On All Souls’ Day, 2nd November 1541,at Hampton Court, Henry read Cranmer's letter advising him of the rumours of Katheryn's loose behaviour before her marriage, and laughed off the accusations. Nevertheless, Manox and Dereham (her former love interests) were picked up for questioning and by November 5th all appeared to be true. The following day Henry quietly removed to a meeting with advisors in fields surrounding Hampton Court on the pretext of a hunting trip, then at dusk had himself ferried to London in an anonymous vessel and would never see his fifth wife again. As yet, Katheryn suspected nothing, and the story that she ran screaming hysterically down the corridors at Hampton Court in an attempt to plead with her husband, who supposedly was in the chapel there,is a myth. One of the galleries she is supposed to have run through is said to be haunted by her.Katheryn was taken from Hampton Court to Syon, a nunnery recently dissolved, on 12th November and from there on February 10th 1542 by covered boat to the Tower, so would very likely have entered by the watergate - known to later generations as "Traitors' Gate".
According to contemporary sources, as prisoners, both Anne Boleyn and later her daughter Princess Elizabeth were brought into the Tower of London through the Byward Tower drawbridge after landing on Tower Wharf. They did not come in by the watergate as commonly thought.That said, Katheryn Howard probably entered by the Byward Tower entrance too.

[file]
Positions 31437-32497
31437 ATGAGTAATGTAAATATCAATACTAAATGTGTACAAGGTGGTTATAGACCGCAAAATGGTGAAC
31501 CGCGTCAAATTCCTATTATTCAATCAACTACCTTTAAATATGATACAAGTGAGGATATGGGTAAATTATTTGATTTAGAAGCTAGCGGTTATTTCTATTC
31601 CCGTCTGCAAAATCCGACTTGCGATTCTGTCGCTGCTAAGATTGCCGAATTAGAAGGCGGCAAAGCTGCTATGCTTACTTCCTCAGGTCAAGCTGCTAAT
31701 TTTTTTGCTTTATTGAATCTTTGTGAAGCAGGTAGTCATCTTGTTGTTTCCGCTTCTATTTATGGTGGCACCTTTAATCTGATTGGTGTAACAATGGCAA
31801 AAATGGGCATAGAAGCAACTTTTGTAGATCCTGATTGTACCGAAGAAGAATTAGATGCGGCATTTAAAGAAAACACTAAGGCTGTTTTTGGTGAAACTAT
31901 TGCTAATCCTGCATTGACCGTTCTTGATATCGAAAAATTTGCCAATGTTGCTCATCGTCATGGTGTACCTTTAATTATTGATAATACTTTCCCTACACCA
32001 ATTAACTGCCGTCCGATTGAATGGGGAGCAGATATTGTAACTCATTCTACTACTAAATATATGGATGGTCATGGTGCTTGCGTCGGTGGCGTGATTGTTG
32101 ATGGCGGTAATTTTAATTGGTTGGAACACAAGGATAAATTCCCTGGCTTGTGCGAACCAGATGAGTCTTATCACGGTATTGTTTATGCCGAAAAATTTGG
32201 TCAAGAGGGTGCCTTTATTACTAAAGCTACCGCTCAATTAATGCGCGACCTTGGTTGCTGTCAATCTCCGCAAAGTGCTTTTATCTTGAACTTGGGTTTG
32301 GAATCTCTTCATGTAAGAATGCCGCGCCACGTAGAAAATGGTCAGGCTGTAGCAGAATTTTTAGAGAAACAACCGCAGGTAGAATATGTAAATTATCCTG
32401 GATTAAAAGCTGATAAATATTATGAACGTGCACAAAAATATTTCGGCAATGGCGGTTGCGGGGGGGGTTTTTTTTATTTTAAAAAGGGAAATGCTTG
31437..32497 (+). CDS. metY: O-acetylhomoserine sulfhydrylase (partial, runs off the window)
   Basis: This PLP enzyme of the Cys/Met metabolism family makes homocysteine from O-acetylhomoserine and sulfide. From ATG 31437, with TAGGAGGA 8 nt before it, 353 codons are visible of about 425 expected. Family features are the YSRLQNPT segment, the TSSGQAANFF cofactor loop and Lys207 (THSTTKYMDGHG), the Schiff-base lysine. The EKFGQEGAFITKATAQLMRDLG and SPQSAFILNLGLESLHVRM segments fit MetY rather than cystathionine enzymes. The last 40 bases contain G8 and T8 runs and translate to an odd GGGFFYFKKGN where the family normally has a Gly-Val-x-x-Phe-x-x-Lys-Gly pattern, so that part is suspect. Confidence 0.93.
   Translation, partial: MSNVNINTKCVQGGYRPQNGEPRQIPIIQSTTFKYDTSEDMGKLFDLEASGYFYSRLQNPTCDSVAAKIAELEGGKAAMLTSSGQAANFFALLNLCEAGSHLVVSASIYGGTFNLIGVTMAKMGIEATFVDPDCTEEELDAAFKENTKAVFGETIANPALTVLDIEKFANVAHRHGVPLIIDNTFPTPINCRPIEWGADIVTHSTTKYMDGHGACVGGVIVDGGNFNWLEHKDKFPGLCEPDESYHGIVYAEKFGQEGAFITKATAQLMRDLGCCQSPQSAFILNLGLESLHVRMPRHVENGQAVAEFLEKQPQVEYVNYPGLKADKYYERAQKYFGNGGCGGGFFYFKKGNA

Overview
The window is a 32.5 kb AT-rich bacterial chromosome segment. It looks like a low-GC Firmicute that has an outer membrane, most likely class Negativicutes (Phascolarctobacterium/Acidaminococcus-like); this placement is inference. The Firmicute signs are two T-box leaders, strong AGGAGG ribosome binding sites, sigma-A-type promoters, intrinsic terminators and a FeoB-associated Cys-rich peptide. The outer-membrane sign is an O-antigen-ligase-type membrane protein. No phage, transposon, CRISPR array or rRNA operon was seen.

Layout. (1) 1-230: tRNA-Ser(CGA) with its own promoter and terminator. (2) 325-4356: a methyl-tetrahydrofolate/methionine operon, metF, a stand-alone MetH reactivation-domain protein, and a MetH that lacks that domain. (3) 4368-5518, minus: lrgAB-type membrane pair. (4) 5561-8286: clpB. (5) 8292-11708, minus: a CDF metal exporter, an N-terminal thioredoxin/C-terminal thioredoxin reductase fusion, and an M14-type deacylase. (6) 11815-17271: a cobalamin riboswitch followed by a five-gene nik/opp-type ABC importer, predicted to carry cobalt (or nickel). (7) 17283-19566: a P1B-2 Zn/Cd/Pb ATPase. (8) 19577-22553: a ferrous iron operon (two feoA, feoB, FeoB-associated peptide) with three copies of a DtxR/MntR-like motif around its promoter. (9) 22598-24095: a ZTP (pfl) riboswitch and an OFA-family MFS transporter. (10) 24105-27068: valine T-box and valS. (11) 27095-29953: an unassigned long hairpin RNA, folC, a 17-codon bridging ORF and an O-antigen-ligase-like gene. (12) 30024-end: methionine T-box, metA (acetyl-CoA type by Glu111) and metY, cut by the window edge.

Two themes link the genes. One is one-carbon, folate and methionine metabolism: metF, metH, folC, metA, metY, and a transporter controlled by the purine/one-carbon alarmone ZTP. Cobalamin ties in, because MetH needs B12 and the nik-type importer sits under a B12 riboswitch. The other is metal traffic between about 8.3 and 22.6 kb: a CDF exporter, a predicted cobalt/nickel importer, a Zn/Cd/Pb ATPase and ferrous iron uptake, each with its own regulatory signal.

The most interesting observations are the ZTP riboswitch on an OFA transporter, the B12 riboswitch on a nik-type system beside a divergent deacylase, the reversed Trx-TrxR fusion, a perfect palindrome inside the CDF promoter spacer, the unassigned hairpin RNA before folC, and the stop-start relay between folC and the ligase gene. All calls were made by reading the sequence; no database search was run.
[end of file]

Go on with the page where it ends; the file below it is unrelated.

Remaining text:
I think you could well be right, Roland.
According to Eustace Chapuy’s letter to the Emperor (dated Feb. 25, 1542):“Some days after, that is to say on the afternoon of the 10th, the Queen after some difficulty and resistance was conducted to the Tower by the river. The Lord Privy Seal, with a number of privy councillors and a large retinue of servants, went first in a large oared barge; then came a small covered boat with the Queen and four ladies of her suite, besides four sailors to man the boat. Then followed the duke of Suffolk in a big and well-manned barge, with plenty of armed men inside. On their arrival at the Tower stairs, the Lord Privy Seal and the duke of Suffolk landed first; then the Queen herself, dressed in black velvet, with the same honors and ceremonies as if she were still reigning.” The ‘Tower stairs’ mentioned by Chapuys would be the one leading up to Tower Wharf from the river. The water-steps still used today are more or less in the same place as the ones in Tudor times. Therefore, Katheryn did indeed land at the wharf, and was taken into prison via the drawbridge leading into the Byward Tower (the main riverside entrance to the Tower of London). The drawbridge can be seen in the famous 1597 bird’s eye view map of the Tower.
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